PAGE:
This year, California rolled out an economy-wide carbon cap and trade program, the first of its kind in the U.S. There is a lot riding on the success or failure of this program, not least because California is the ninth largest economy in the world and is going it alone with cap and trade in the U.S. The Golden State also has a legacy of introducing pioneering environmental legislation that other states and eventually the federal government adopt.
In my latest story for High Country News, I write about how the state has designed the program to avoid the mistakes of the European Union’s carbon trading scheme, which has suffered from overallocation of carbon credits and subsequent slumps in the carbon price.
The story also highlights the concerns of a major steel producer, California Steel Industries, which, like other businesses, is concerned about finding cost-effective ways to reduce its carbon emissions as the carbon “cap” tightens in future.
Here’s an excerpt:
The Golden State forged ahead with the carbon dioxide cap-and-trade program despite the U.S. Senate’s 2010 failure to pass a national program. Given the state’s history of implementing environmental regulations that later become national policy, a successful cap-and-trade system could serve as a federal model. If cap-and-trade in California “fails, or is perceived to have failed, then that could be the nail in the coffin for cap-and-trade consideration as a policy instrument in Washington,” says Robert Stavins, a Harvard professor who studies climate policy.
While its overall impact on U.S. emissions won’t be major, the California experiment makes several improvements to existing cap-and-trade strategies. It covers more sources of pollution than the five-year-old Regional Greenhouse Gas Initiative in the Northeastern U.S., which applies only to power plants. The European Union started the world’s largest carbon cap-and-trade program in 2005, but it had a significant flaw: the initial stage of the program gave away too many free credits, resulting in some power companies raking in windfall profits by raising electricity prices even though they didn’t have to pay for their allowances. It also contributed to low prices for carbon allowances, which provides scant incentive to cut emissions.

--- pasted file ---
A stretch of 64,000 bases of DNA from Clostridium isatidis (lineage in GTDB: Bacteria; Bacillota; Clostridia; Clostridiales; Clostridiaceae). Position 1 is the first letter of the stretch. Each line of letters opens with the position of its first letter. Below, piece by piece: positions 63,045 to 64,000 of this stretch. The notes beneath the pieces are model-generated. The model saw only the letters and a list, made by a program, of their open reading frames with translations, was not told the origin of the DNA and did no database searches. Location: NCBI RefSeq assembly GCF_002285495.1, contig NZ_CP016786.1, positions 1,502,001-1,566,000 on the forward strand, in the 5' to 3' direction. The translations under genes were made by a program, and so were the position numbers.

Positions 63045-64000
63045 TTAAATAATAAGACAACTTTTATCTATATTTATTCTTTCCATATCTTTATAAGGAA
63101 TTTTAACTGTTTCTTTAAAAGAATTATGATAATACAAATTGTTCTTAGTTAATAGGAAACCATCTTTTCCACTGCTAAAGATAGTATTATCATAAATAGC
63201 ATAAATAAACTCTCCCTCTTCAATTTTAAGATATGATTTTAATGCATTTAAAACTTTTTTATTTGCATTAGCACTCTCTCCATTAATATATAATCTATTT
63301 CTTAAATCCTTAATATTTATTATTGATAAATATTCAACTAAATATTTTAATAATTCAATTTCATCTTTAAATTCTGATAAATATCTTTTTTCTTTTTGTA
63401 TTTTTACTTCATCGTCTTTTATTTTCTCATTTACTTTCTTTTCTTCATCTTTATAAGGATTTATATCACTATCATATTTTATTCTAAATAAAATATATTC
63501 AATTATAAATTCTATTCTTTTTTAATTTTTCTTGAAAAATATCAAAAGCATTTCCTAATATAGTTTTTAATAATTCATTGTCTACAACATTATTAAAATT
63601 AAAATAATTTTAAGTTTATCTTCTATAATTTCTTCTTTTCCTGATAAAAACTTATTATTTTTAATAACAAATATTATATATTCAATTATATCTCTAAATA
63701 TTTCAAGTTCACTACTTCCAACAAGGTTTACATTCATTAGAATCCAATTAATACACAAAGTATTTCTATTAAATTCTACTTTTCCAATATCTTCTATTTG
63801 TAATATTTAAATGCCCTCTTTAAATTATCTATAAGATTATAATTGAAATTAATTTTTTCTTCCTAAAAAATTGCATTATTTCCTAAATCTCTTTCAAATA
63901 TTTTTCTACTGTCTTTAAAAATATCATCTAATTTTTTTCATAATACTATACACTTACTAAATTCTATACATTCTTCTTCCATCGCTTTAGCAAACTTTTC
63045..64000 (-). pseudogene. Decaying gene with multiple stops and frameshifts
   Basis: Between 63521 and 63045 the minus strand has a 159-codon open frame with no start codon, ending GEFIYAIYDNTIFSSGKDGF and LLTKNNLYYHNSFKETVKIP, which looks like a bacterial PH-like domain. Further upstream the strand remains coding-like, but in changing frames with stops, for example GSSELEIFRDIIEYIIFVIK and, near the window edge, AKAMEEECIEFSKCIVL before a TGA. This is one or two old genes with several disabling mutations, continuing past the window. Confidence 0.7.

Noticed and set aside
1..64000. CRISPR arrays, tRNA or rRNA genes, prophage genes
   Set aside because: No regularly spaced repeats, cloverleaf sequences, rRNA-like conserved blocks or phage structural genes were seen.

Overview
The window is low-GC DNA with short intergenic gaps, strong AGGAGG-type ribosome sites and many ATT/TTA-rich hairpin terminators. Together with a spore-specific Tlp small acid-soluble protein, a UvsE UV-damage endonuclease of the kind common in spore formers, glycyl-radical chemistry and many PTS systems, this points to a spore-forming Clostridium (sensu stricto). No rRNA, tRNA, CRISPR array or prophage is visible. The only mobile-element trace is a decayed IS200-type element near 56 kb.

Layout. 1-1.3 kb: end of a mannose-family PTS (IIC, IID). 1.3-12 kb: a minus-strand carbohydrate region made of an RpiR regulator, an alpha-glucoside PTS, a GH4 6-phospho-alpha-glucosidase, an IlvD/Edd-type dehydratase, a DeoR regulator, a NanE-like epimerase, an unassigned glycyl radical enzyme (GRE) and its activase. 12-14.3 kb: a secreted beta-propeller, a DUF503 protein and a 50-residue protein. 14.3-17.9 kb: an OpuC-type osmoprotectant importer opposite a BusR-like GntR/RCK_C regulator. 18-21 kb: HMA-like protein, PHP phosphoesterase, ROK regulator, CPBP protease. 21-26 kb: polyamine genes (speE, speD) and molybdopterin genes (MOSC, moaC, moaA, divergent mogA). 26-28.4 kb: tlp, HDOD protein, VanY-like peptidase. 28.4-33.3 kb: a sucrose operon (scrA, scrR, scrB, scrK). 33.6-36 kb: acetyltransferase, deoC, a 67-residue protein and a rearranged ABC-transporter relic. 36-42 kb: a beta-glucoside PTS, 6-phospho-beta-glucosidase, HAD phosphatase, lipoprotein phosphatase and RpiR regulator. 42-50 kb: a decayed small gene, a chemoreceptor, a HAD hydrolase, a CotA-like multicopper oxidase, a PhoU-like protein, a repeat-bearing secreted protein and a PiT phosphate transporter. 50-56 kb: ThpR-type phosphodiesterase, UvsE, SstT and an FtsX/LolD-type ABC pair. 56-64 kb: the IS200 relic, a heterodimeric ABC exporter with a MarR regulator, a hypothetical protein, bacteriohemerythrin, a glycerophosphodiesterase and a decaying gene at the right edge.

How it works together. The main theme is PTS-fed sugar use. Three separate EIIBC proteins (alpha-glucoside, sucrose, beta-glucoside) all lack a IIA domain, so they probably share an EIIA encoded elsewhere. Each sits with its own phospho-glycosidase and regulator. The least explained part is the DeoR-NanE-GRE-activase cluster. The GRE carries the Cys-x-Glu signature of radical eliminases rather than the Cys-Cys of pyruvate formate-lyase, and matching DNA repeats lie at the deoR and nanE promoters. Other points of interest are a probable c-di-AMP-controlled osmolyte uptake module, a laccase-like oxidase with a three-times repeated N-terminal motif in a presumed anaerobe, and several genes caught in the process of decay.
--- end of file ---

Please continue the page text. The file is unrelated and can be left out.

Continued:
Mary Nichols, head of the California Air Resources Board, the agency steering the state program, is confident that California’s effort will be different. The program covers 360 businesses, which represent about 600 facilities that each release more than 25,000 metric tons yearly — enough to put a big dent in California’s total carbon output. The EU’s difficulty, Nichols notes, was that authorities didn’t have an accurate measure of the total quantity of emissions initially. California, though, has had a greenhouse-gas reporting requirement in place since 2008.
Full article at High Country News.
High school chemistry was not my strong suit. A good friend and I spent most of the time trying to make each other laugh instead of paying attention to class experiments. My teacher once told me that my friend (who went on to get a chemical engineering degree) could get away with screwing around because he was “smart.” I, on the other hand, couldn’t because I was “just stupid.” I like to think he didn’t actually mean that.
Now that I’m older, write about science, and am a fan of open learning initiatives, I’ve decided to revisit the subject. I’ve started an online course known as a MOOC (Massive Open Online Course) offered through edX, a collaboration between MIT, Harvard and Berkeley. It’s called “Introduction to Biology: the Secret of Life.” Continue reading
I don’t usually attend mass. But last night I joined cyclists and skateboarders from Cape Town for moonlight mass, which involves spinning slowly from Green Point through Moullie Point and back into town. The full moon gave us light and the motorists gave us their patience. Here are some pics I took while freewheeling through an easy evening.